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dc.contributor.authorFoster, Roland J.
dc.date.accessioned2010-10-21T20:41:15Z
dc.date.available2010-10-21T20:41:15Z
dc.date.issued2007
dc.identifier.urihttps://hdl.handle.net/10182/2717
dc.description.abstractThis dissertation presents the results of an exploratory study of the ways boulderers have developed unique haptic skills during the practice of bouldering at Castle Hill/Kura Tawhiti, 100 km west of Christchurch, New Zealand. The research is grounded in phenomenology and ecological perception and takes as its starting points the importance of movement to perception, and that the whole body is necessarily involved in haptic perception. The research highlights the ways that boulderers cultivate particular skills of haptic perception that are related to the whole body, the hands and the feet, and elaborates the role of technology as a mediator between the feet and the rock. The study concludes that feet are as important as hands for haptic perception while climbing at Castle Hill/Kura Tawhiti.en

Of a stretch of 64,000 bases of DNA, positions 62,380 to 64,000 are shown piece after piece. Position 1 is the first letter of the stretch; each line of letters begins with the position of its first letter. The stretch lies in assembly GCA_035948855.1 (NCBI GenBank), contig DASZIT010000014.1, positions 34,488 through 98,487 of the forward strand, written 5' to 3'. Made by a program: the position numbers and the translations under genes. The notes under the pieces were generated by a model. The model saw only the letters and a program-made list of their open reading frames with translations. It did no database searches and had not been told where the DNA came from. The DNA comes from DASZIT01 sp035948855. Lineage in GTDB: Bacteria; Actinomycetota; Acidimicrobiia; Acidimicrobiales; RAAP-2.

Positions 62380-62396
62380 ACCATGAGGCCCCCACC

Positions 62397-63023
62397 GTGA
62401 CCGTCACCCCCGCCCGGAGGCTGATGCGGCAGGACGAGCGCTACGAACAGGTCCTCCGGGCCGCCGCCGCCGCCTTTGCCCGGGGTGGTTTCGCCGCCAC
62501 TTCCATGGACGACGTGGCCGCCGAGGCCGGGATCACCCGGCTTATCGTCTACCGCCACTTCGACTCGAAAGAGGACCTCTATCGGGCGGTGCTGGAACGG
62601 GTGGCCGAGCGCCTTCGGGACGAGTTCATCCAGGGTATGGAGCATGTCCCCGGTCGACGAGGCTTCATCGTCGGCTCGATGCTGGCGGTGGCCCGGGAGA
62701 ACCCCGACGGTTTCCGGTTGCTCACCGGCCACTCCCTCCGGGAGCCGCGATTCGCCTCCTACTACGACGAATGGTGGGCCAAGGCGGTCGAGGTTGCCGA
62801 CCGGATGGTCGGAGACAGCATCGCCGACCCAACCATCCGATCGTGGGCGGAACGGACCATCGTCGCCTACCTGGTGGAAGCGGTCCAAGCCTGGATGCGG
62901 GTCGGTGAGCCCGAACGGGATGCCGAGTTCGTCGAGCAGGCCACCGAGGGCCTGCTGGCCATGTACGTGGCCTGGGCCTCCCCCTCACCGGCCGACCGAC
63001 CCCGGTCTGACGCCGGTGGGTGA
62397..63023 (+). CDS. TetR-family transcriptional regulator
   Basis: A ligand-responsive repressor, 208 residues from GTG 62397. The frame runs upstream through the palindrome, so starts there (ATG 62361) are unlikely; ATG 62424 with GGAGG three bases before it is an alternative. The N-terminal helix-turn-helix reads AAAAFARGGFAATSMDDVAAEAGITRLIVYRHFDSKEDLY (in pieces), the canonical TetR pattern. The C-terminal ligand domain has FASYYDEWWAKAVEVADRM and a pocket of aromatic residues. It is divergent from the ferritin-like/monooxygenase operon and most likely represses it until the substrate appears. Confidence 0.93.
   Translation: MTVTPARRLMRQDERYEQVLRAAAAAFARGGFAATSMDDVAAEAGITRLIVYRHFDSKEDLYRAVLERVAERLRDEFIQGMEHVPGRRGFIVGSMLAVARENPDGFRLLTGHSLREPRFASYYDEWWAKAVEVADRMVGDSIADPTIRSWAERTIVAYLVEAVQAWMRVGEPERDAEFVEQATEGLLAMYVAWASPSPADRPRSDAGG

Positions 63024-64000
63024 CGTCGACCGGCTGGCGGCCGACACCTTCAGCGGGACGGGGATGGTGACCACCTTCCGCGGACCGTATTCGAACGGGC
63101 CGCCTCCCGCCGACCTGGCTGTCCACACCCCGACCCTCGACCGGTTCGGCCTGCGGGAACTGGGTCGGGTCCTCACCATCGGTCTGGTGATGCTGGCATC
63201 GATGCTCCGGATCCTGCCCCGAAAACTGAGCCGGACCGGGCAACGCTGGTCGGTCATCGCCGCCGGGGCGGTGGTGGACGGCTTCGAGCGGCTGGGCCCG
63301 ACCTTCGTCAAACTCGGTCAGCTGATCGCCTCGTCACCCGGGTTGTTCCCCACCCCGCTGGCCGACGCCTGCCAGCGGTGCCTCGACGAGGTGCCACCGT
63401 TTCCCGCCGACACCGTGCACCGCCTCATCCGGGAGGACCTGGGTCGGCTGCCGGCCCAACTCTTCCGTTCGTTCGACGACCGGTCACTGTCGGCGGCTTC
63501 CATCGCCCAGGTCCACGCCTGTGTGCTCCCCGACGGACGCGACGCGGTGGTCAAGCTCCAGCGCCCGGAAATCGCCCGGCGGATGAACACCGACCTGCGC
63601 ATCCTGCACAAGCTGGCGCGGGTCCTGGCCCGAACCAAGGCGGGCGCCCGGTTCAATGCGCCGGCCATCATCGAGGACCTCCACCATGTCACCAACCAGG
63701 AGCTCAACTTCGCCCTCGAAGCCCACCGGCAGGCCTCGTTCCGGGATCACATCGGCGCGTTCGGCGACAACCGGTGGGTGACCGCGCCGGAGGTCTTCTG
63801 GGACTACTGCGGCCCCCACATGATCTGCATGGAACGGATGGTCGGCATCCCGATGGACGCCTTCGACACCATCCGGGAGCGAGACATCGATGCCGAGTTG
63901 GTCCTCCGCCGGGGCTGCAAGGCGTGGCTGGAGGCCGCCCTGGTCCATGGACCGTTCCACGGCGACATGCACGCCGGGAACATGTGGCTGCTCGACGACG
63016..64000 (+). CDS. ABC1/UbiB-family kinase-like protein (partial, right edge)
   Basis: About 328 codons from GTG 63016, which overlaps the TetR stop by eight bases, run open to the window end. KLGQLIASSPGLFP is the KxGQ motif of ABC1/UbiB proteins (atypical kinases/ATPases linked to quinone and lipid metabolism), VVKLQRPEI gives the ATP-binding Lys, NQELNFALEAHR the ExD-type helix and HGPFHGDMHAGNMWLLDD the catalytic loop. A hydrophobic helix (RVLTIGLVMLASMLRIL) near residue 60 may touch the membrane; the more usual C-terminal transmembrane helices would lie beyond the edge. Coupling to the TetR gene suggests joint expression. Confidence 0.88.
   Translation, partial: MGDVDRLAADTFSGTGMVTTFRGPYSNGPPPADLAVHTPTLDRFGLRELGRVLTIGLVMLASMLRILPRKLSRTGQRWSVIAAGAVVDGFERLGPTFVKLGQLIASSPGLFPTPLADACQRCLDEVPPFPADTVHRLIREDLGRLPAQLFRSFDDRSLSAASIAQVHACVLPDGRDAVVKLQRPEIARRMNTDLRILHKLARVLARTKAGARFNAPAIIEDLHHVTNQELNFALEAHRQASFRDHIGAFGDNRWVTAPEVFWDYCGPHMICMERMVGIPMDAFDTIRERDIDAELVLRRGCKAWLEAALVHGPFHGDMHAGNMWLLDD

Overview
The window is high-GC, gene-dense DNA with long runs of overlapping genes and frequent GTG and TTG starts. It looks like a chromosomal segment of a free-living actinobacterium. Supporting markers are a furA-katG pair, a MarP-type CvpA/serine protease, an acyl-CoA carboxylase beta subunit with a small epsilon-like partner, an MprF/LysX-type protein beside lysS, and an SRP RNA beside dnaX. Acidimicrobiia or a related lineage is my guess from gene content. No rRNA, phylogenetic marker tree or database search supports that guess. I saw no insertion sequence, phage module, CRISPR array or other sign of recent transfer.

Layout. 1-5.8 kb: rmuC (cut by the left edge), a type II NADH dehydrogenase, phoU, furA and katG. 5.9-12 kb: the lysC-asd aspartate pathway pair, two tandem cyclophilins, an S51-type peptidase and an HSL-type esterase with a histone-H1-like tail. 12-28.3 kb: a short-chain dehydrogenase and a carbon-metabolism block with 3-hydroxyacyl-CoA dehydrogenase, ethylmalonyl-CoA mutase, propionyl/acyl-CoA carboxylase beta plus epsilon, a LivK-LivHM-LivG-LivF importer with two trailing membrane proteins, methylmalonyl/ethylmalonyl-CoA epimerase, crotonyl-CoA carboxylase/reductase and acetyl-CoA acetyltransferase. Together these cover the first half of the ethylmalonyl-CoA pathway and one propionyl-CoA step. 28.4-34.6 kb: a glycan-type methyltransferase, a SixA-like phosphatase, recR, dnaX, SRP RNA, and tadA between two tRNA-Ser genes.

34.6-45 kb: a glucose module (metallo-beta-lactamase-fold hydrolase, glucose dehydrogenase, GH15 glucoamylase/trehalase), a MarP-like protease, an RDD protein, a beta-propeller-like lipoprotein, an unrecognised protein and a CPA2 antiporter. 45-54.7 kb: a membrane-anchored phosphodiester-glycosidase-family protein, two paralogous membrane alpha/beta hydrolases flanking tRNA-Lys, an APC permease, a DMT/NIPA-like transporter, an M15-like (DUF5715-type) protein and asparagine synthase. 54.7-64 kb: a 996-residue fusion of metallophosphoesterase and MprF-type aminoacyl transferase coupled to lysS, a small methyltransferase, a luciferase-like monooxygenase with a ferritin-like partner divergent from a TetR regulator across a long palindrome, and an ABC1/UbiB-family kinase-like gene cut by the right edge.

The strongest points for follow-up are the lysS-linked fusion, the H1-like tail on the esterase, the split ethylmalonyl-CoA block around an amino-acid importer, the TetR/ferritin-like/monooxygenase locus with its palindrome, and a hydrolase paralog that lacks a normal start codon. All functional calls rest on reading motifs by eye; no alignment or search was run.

dc.language.isoenen
dc.publisherLincoln Universityen
dc.rights.urihttps://researcharchive.lincoln.ac.nz/page/rights
dc.subjectboulderingen
dc.subjecthaptic skillsen
dc.subjectrock climbingen
dc.subjectCastle Hillen
dc.subjectecological perceptionen
dc.subjectwhole bodyen
dc.title"It lets you use your feet more like you use your hands on the rock" : a haptic geography of boulderingen
dc.typeDissertationen
thesis.degree.grantorLincoln Universityen
thesis.degree.levelMastersen
thesis.degree.nameMaster of Applied Scienceen
lu.thesis.supervisorPerkins, Harvey
lu.contributor.unitDepartment of Social Science, Parks, Recreation, Tourism and Sporten
dc.subject.anzsrc160402 Recreation, Leisure and Tourism Geographyen
dc.subject.anzsrc1604 Human Geographyen


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